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Will a replanted tooth need more treatment later?

Even with successful emergency replantation, additional dental treatments are often required for complete long-term healing:

Root canal therapy

The tooth’s nerve tissue is often severely damaged when knocked out. As a result, root canal treatment is required 7-10 days after replantation in most cases. The root canal clears out the injured pulp and seals the interior root chamber.

Cosmetic improvement

Once healed, veneers, dental bonding, or tooth whitening can help restore damaged enamel or improve esthetic appearance. Knocked out teeth may be discolored after replantation.

Splint removal

The stabilization splint is kept in place for approximately 1-2 weeks while initial healing occurs. After this, the dentist will remove the splint once the tooth has regained enough stability to withstand biting forces.


Many replanted teeth eventually require crowns, fillings, or prosthodontic work to restore optimal function and chewing capacity. Knocked out teeth are prone to fracture or repeated injury. Protective restorations help prevent reinjury.

Tooth extraction

If a replanted tooth fails to heal or dies, eventual extraction and dental implant placement is required. Implants can replace teeth that cannot be salvaged after traumatic avulsion.

With close follow-up monitoring and ongoing care, replanted teeth can thrive. But the risk of complications remains elevated, requiring lifelong diligent dental maintenance.

Factors that affect replantation success rate

Factors that affect replantation success rate

Many variables determine the prognosis for a replanted tooth. Dentists evaluate several key factors:

Stage of root development

Teeth with incompletely formed roots have the highest success and survival rates after being knocked out and replanted.

As the tooth root finishes development, the chances for pulp and periodontal ligament recovery decrease. Fully formed, closed apices have much lower survival odds.

  • 1/2 to 2/3 root formation – 90%-95% success rate
  • 3/4 to full root formation – 20%-50% success rate
  • Fully formed apex (closed root) – 5%-15% success rate

Teeth with incomplete root development have the highest cell regeneration potential and recovery prognosis.

Time lapsed before replantation

The period between avulsion and replantation greatly impacts prognosis:

  • Less than 15 minutes – Highest rate of success
  • 15 minutes to 1 hour – Moderate success rate
  • More than 1 hour – Much lower odds of success

The shorter time out of the mouth and socket, the better. Speedy replantation is key.

Storage conditions before dental treatment

Storing the tooth properly after knock out but before emergency care also affects outcomes. The storage medium helps maintain cell viability on the sensitive root surface.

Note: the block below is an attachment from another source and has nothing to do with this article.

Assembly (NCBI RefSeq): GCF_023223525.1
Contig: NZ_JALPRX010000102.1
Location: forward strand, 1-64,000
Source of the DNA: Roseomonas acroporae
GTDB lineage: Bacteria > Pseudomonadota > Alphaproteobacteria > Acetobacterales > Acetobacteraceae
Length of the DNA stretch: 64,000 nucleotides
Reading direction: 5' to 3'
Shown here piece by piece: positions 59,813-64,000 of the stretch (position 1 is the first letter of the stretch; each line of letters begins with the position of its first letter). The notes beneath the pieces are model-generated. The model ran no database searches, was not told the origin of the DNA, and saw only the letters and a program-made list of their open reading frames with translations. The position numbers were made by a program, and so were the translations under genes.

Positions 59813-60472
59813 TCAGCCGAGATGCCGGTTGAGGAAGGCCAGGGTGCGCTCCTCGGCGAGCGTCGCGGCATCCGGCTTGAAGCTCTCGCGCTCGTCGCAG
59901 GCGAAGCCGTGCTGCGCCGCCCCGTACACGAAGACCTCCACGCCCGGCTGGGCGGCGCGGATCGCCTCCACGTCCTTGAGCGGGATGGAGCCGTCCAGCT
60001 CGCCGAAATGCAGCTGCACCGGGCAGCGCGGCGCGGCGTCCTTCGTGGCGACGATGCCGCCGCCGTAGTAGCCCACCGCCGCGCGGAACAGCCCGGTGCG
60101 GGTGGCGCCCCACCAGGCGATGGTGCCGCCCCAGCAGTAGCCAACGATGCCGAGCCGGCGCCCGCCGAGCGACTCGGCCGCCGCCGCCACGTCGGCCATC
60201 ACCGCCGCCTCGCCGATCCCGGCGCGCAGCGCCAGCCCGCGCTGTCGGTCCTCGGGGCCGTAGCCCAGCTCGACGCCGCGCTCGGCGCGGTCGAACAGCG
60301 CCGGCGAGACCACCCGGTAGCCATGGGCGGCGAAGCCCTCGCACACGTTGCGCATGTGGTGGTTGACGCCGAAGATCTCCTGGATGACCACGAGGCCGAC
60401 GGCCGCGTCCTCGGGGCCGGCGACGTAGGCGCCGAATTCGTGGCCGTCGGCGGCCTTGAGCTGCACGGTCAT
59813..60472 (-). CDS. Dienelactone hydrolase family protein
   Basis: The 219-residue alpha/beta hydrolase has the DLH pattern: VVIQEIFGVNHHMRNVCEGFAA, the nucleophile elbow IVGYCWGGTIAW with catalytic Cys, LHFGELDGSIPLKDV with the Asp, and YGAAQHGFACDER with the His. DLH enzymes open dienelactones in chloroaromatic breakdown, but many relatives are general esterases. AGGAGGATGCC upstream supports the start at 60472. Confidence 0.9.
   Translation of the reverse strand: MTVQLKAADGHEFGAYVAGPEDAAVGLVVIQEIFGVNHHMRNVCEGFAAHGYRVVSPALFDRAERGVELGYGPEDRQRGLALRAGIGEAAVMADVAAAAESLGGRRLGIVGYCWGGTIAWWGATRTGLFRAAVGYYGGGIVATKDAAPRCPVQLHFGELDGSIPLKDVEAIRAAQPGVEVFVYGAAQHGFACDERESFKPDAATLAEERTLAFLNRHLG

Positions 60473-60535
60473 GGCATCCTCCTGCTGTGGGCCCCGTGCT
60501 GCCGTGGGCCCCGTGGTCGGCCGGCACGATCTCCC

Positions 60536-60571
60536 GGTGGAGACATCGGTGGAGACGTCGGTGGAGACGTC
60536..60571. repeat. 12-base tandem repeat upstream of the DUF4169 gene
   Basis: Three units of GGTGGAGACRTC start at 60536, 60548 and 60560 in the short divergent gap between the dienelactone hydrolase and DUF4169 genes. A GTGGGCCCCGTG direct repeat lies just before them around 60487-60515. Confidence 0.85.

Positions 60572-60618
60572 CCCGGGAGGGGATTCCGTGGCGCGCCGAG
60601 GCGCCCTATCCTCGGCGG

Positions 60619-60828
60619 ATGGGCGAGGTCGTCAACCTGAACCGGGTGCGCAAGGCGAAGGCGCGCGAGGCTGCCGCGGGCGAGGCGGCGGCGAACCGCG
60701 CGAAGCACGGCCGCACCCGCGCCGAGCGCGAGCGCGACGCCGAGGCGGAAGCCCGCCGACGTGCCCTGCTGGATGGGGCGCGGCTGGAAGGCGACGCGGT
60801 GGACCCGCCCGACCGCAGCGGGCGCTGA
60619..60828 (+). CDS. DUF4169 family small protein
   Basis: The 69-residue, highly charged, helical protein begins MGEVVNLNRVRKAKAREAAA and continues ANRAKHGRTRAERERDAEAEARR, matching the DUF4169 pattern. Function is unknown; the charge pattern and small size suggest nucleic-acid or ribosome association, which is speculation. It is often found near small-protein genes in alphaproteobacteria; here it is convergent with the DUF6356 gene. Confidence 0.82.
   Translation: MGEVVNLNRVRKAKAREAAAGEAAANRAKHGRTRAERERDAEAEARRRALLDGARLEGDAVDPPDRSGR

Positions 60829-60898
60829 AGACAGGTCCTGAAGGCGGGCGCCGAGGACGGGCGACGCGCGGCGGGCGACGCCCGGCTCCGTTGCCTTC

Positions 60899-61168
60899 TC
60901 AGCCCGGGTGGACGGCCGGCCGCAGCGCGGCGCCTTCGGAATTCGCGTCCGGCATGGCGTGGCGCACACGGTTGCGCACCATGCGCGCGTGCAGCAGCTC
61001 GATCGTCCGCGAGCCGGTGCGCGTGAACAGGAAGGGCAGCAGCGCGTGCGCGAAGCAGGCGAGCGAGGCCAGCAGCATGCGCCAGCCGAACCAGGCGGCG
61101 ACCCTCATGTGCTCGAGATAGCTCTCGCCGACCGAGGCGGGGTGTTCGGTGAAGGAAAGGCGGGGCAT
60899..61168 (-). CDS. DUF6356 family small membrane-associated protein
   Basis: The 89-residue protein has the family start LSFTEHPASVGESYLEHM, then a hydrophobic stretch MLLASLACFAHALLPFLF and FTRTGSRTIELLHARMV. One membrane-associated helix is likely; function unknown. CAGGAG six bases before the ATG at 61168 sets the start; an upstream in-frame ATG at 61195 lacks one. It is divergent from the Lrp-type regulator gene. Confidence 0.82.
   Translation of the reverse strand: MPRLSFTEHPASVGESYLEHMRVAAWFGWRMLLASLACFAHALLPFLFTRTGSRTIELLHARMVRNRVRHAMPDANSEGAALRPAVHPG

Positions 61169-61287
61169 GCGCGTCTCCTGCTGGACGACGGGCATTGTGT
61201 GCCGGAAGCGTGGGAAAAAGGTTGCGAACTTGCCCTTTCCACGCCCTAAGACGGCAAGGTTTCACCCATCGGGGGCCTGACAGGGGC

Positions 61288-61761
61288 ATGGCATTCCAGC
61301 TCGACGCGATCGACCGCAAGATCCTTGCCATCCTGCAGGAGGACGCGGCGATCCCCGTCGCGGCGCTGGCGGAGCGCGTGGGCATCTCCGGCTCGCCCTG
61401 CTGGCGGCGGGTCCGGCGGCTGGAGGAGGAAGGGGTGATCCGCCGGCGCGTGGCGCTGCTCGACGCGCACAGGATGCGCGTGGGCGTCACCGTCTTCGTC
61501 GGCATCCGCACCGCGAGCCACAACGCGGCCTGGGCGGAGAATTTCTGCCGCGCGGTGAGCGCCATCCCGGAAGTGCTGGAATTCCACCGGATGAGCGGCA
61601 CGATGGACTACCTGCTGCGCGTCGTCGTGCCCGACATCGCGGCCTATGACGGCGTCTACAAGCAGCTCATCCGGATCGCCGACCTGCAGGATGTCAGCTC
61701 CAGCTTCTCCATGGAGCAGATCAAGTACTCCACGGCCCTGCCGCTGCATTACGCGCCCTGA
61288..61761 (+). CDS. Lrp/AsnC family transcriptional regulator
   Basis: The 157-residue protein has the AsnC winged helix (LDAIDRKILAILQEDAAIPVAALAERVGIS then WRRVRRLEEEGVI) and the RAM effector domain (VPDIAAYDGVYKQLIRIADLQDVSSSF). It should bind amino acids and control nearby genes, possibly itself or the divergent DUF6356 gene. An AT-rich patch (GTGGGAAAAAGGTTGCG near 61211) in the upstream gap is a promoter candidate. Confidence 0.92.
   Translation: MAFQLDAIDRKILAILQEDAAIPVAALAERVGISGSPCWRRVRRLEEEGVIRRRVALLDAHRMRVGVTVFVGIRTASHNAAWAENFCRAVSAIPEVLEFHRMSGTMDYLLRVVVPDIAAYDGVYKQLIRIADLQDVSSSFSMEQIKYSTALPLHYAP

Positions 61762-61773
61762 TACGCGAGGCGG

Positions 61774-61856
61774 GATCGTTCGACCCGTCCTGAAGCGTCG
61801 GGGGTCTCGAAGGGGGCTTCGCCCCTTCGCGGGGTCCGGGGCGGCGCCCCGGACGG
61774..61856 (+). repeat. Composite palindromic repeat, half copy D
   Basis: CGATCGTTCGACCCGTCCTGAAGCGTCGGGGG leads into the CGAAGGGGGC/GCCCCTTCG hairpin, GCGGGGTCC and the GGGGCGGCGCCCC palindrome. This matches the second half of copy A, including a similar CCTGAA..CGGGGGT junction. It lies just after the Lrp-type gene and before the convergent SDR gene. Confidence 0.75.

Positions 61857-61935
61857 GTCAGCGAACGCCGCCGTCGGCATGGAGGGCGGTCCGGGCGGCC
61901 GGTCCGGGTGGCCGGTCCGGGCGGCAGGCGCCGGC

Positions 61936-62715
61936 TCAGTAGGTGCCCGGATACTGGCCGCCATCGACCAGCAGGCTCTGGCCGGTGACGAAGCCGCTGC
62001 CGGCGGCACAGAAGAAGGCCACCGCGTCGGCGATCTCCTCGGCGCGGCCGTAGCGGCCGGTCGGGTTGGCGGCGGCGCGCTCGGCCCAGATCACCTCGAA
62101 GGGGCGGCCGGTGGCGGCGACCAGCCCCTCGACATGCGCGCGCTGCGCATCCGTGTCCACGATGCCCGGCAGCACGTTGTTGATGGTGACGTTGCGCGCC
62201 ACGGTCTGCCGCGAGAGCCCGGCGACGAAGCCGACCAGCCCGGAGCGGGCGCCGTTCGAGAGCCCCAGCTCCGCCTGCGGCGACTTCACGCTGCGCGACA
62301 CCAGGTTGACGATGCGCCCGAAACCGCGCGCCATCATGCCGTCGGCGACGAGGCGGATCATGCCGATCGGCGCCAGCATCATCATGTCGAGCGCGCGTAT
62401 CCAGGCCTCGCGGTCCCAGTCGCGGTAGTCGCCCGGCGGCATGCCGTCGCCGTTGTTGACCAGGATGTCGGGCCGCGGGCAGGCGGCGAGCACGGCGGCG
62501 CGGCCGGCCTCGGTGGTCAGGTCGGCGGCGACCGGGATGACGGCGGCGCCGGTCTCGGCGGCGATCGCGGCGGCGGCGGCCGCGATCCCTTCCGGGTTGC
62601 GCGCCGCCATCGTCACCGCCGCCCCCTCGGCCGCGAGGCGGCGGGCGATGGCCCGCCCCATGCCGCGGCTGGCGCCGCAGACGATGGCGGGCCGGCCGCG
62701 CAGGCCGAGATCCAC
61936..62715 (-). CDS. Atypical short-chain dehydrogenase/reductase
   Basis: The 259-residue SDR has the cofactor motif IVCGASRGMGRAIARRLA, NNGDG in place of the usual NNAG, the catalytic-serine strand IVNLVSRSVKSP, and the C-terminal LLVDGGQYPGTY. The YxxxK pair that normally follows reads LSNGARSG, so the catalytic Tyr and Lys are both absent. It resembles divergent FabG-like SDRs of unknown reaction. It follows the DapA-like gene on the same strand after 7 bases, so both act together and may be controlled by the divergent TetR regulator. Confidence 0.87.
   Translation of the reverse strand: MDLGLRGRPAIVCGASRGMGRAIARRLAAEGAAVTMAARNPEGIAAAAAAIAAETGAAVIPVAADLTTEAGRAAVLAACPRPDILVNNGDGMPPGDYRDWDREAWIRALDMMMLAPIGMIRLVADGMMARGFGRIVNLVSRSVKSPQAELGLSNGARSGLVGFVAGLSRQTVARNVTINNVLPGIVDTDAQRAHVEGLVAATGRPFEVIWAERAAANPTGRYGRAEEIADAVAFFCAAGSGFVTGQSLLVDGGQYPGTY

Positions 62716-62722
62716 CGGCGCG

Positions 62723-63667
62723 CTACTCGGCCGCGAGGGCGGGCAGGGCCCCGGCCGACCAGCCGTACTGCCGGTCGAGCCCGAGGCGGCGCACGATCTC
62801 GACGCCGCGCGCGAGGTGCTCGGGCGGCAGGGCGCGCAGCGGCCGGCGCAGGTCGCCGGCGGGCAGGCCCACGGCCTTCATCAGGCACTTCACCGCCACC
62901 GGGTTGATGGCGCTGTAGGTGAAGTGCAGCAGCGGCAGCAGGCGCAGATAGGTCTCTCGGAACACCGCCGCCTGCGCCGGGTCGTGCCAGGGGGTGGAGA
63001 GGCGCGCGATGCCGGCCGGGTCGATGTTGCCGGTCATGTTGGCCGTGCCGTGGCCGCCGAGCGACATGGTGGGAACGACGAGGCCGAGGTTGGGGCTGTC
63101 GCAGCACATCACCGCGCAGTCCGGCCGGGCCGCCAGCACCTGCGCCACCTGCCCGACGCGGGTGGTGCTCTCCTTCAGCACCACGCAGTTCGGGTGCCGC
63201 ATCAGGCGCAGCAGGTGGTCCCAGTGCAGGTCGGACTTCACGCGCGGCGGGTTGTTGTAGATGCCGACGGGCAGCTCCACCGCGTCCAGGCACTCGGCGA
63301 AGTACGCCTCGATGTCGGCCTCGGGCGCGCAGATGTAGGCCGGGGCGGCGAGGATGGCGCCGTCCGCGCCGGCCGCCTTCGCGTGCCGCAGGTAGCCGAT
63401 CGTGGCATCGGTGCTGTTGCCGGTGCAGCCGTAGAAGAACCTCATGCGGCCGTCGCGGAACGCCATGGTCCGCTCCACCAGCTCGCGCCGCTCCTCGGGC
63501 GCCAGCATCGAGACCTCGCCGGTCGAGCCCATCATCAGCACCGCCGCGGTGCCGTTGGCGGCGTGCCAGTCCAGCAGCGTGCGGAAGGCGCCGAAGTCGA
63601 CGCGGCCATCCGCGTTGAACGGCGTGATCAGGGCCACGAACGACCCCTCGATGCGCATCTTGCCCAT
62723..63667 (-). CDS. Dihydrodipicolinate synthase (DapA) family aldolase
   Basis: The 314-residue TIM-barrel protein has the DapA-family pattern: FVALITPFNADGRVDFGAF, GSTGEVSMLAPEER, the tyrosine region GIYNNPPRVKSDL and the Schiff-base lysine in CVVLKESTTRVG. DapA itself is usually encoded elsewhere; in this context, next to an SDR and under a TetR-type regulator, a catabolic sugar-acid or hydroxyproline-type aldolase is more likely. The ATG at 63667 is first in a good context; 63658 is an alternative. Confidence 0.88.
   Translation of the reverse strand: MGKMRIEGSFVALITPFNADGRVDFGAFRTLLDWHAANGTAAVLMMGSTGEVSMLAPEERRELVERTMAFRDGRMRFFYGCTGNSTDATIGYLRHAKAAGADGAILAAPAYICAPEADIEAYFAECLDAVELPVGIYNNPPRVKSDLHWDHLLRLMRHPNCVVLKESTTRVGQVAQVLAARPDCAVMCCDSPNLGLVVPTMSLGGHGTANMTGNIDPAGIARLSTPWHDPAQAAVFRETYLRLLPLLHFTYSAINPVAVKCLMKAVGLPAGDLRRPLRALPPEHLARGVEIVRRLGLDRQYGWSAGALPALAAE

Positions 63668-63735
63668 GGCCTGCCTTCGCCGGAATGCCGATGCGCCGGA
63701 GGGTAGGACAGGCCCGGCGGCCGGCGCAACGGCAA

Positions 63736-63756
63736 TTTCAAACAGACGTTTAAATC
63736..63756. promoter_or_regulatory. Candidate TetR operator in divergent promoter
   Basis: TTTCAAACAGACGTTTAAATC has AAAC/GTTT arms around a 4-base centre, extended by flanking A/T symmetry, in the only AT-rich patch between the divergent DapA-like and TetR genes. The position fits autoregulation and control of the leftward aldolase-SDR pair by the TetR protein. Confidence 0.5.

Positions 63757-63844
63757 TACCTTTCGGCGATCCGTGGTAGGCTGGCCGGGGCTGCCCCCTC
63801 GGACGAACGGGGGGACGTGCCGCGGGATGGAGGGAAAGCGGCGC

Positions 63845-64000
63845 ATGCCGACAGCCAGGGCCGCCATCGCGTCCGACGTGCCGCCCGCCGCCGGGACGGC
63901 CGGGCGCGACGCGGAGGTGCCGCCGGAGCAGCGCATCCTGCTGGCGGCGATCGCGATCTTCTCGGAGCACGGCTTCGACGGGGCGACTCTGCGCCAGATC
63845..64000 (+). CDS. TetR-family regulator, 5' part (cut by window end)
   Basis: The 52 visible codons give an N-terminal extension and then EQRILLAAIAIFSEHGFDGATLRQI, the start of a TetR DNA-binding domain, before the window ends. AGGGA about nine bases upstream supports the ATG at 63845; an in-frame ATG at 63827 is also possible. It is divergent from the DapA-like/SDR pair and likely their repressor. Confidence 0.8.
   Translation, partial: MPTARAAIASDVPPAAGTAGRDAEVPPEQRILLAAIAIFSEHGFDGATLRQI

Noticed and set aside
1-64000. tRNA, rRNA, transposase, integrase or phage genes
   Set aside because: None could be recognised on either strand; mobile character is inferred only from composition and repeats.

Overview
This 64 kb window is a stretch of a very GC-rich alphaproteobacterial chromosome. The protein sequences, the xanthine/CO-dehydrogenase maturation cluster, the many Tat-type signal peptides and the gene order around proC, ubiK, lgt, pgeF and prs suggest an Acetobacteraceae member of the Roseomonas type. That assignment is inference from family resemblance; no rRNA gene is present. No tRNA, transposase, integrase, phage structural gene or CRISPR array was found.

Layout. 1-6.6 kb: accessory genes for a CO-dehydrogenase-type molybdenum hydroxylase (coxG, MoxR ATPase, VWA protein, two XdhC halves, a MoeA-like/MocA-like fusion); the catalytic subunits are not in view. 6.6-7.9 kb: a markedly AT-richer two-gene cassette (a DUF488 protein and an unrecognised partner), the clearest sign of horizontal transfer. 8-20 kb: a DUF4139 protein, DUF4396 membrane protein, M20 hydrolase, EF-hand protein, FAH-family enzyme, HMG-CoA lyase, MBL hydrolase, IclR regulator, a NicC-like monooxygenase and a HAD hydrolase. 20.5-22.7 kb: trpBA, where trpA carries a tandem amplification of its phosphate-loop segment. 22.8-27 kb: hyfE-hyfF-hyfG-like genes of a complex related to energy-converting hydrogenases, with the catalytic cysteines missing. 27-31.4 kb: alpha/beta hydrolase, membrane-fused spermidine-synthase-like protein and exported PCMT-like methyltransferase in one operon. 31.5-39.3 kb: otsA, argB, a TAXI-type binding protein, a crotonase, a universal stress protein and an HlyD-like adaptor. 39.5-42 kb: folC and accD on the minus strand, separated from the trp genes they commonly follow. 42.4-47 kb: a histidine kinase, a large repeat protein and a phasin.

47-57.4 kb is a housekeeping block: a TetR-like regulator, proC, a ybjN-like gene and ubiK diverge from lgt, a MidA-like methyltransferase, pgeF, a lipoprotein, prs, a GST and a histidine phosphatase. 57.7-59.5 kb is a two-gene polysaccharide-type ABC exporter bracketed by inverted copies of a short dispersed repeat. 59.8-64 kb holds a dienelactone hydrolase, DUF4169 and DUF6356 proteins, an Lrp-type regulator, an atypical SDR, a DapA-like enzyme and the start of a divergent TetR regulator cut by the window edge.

Ideal short-term storage includes:

  • Milk
  • Saline solution
  • Special storage media like Save-a-Tooth
  • In the mouth between cheek and gum

Less ideal storage:

  • Wrapped in tissue
  • Tap water
  • Dry – Never store teeth dry

Proper emergency storage helps sustain living cells that aid reattachment after replantation.

Other prognostic factors

Additional aspects dentists assess that impact success rates:

  • Contamination – Bacteria clinging to root lowers prognosis
  • Root fractures – Cracks and fractures worsen outcomes
  • Multiple trauma – More injuries to mouth/jaw equate poorer prognosis
  • Tooth maturity – Fully mature teeth have lower survival rates

Even with lower initial chances, replantation may still be attempted to try preserving the tooth. Careful follow-up is needed to monitor healing and viability.

Caring for a replanted tooth during healing

Caring for a replanted tooth during healing

After emergency replantation, meticulous daily oral hygiene is crucial while the tooth mends:

  • Take prescribed antibiotics to prevent infection around the replanted tooth. Infections can cause loss of the tooth. Complete the full course properly.
  • Rinse gently with antibacterial mouthwash like chlorhexidine. This discourages bacterial growth.
  • Eat a soft, non-chewy diet. Avoid crunchy, sticky, and hard foods that could dislodge the replanted tooth while it heals.
  • Brush extremely gently. Use a soft brush and avoid the replanted tooth and surrounding area until healed.
  • Don’t floss around tooth initially. Avoid fishing floss and picks near the replanted tooth.
  • Don’t smoke or use tobacco. Smoking impairs circulation and slows healing.
  • Use OTC pain relievers as needed for discomfort. But avoid aspirin as it can inhibit clotting.
  • Keep all follow-up appointments. Monitoring by your dentist is imperative.
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Call the dentist if any worrisome symptoms arise like pain, swelling or oozing. With diligent at-home care between dental visits and close professional monitoring, a replanted tooth can fully recover and last many years.

Knocked out tooth FAQs

Q: Can you put back a baby tooth that falls out?

A: No, avulsed primary teeth should not be replanted. Let the permanent tooth take its natural course moving into place. Replanting could disrupt or damage the permanent tooth developing underneath.

Q: What are signs a replanted tooth is failing or dying?

A: Signs include pain, swelling, continued mobility, dark discoloration, sensitivity to temperature extremes, or development of infection around the tooth site. Call your dentist promptly if any worrisome symptoms arise.

Q: How effective is replanting a tooth after 2-3 hours dry?

A: After a few hours completely dry, success rates for replantation decrease significantly. But still seek emergency dental treatment ASAP in hopes of preserving the tooth. Handle the dry tooth very carefully.

Q: Can a tooth be put back into place years after being knocked out?

A: Unfortunately no – the cells on the root surface will not survive more than an hour or two without moisture. Replantation is only possible within the first couple of hours after the tooth is knocked out.

Q: How long do replanted permanent teeth typically last?

A: With successful replantation and very diligent home care, replanted mature teeth may potentially last for many years or decades. But they tend to be more prone to problems like infection or reinjury. Lifelong dental vigilance is important.

In summary

Knocked out permanent teeth often can be saved by prompt emergency replantation and follow-up care. Quickly find the tooth, handle it gently, and transport it to the dentist in an appropriate storage medium like milk or saline. Seek treatment ASAP, ideally within 30 minutes. With rapid professional intervention, many avulsed permanent teeth can be successfully returned to function and healed to last for years to come. Maintain excellent oral hygiene during recovery and keep all needed follow-up visits with your dentist.